David Beckham at a press conference at the Parc des Princes stadium, Paris, January 31, 2013, announcing he joined Paris Saint-Germain football club. (Image credit: AFP/Getty Images via @daylife)
“It has never been about the biggest contract or the money,” said David Beckham in his press conference today announcing his five-month deal to join Paris Saint-Germain of the French Ligue 1.
“It’s always been about playing football. I’ve been lucky to achieve what I’ve achieved and earned what I’ve earned.”
The 37-year old highest paid soccer player in the world’s most popular sport put his money where his mouth is. The “huge sum” Beckham confirmed he would earn — estimated at €800,000 ($1 million) a month, nearly double his salary at his previous club, the Los Angeles Galaxy — will all be donated to a yet-to-be-named Parisien children’s charity.
It’s a move in line with Beckham’s (and his wife, Victoria’s) philanthropic efforts. As a UNICEF ambassador since 1999, he has championed such childhood causes as malnutrition, domestic abuse and trafficking among others. The power couple also operates a charity to provide wheelchairs to disabled youth.
Additionally it’s a move that shields Beckham, who plans to stay in a hotel and whose family will stay in London, from France’s exorbitant income tax rates. It’s a luxury a man who will continue to make upwards of $37 million from endorsements from the likes of Adidas, Samsung, H&M, Burger King and Sainsbury can afford.
By all indications though, it was a goodwill gesture decided upon by both Becks and Nasser al-Khelaifi, president of PSG which has been majority owned by the Qatar Sport Investment of the government-backed, oil-rich Qatar Investment Authority since 2011.
“He’s a very proficient player and I’m sure he will add big volume to the club,” said al-Khelafi as he thanked Beckham for being part of the club’s big project.
That project is to elevate PSG and Ligue 1 to that of the European elite like Spain’s La Liga and England’s Premier League, both former homes of Beckham. PSG has gotten off to a good start, shelling out over $300 million since 2011 for players like Sweden striker Zlatan Ibrahimovic, the league’s current top scorer, and Brazil defender Thiago Silva from Milan.
The results to date have been positive. The team is currently atop Ligue 1′s standings and is a favorite to capture the league’s top honors this year, which would be a first for the club in two decades. Ibrahimovic has been credited for boosting higher television rights fees from foreign partners.
Brand Beckham, rather than Beckham’s foot, is expected to further fuel growth. After all, he has a proven track record.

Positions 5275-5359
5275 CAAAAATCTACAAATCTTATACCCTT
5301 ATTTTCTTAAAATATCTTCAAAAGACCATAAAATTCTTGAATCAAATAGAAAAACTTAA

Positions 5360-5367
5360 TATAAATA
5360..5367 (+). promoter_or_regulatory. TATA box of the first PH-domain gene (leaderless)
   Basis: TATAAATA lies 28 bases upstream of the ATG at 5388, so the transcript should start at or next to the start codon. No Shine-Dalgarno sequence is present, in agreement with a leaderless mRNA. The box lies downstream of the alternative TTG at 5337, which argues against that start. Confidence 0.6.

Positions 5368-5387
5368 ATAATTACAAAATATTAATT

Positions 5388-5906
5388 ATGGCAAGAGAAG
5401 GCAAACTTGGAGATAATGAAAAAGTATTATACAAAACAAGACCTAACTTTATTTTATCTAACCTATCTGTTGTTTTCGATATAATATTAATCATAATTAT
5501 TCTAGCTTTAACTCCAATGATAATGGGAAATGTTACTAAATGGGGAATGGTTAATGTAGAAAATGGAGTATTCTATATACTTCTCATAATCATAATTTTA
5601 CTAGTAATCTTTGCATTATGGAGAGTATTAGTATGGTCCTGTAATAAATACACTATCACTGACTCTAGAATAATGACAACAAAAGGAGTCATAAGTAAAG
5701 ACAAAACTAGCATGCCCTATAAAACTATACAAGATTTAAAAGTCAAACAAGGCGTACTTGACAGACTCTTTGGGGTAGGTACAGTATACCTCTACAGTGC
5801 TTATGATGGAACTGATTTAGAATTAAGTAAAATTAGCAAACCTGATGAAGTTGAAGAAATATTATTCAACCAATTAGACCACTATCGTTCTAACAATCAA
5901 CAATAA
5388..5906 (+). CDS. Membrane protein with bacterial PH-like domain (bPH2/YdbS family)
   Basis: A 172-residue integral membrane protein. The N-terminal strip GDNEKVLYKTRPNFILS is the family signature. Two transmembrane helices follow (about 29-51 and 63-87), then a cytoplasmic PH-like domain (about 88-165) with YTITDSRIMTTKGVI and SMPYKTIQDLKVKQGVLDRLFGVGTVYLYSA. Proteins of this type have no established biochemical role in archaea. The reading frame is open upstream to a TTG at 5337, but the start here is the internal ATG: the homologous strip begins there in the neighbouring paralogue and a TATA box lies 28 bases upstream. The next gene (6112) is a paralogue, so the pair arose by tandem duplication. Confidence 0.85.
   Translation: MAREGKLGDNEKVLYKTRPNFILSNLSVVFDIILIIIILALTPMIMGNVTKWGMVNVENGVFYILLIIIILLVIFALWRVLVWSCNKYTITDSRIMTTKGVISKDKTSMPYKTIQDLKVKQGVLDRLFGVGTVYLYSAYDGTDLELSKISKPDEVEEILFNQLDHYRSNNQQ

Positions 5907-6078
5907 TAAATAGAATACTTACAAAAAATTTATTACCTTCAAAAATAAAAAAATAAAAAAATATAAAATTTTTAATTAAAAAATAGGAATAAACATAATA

During Beckham’s six years in Major League Soccer, the last two in which he won the league championship with the Galaxy, average attendance climbed each year. Part of this was due to the increase in the number of franchises (7), although MLS executives said that was possible due to the exposure Becks brought to their league. Last season, average attendance (18,800) eclipsed averages in the NBA (17,375) and the NHL (17,450). Additionally, television rights were sold to more than 100 countries.
Prior to his jaunt in LA, in the two years after Beckham joined Real Madrid in 2003, the Spanish team’s sponsorship and advertising income more than doubled while jersey sales and other merchandising jumped 62 percent.
In anticipation, PSG reportedly is already contemplating increasing its pre-order of No. 32 Beckham jerseys, with early estimates that the team has already under-ordered. This may prove a windfall. As with previous contracts, Beckham is expected to earn a portion of his jersey sales in the form of a bonus, separate from his salary.
While it seems Becks only has a small window of opportunity to have any effect on the team — his five-month contract only runs through the end of the current season — he eluded to having an option similar to the one he has with MLS (he remains an ambassador for the league, has been linked to recruiting European players to it, and presumably still has an option to invest in a team).
“I might have only signed the contract until end of season, but I consider to see myself part of the club in the future,” he said. “I want to help the French league to grow and help this club become one of the biggest powerhouses in football.”
In the near-term though, he wants to contribute any way possible. While he says he still feels like he runs around like his former 21-year old self — and with self-depricating humor says he has no change in pace because he never had it — he admits he doesn’t expect to be part of the starting 11.
That said, he will be the oldest player in the league and he’s unsure of his playing future beyond this one.
“I don’t know if it will be my last contract. I’ll see how I feel at the end of the season. I want to continue to play for as long as possible.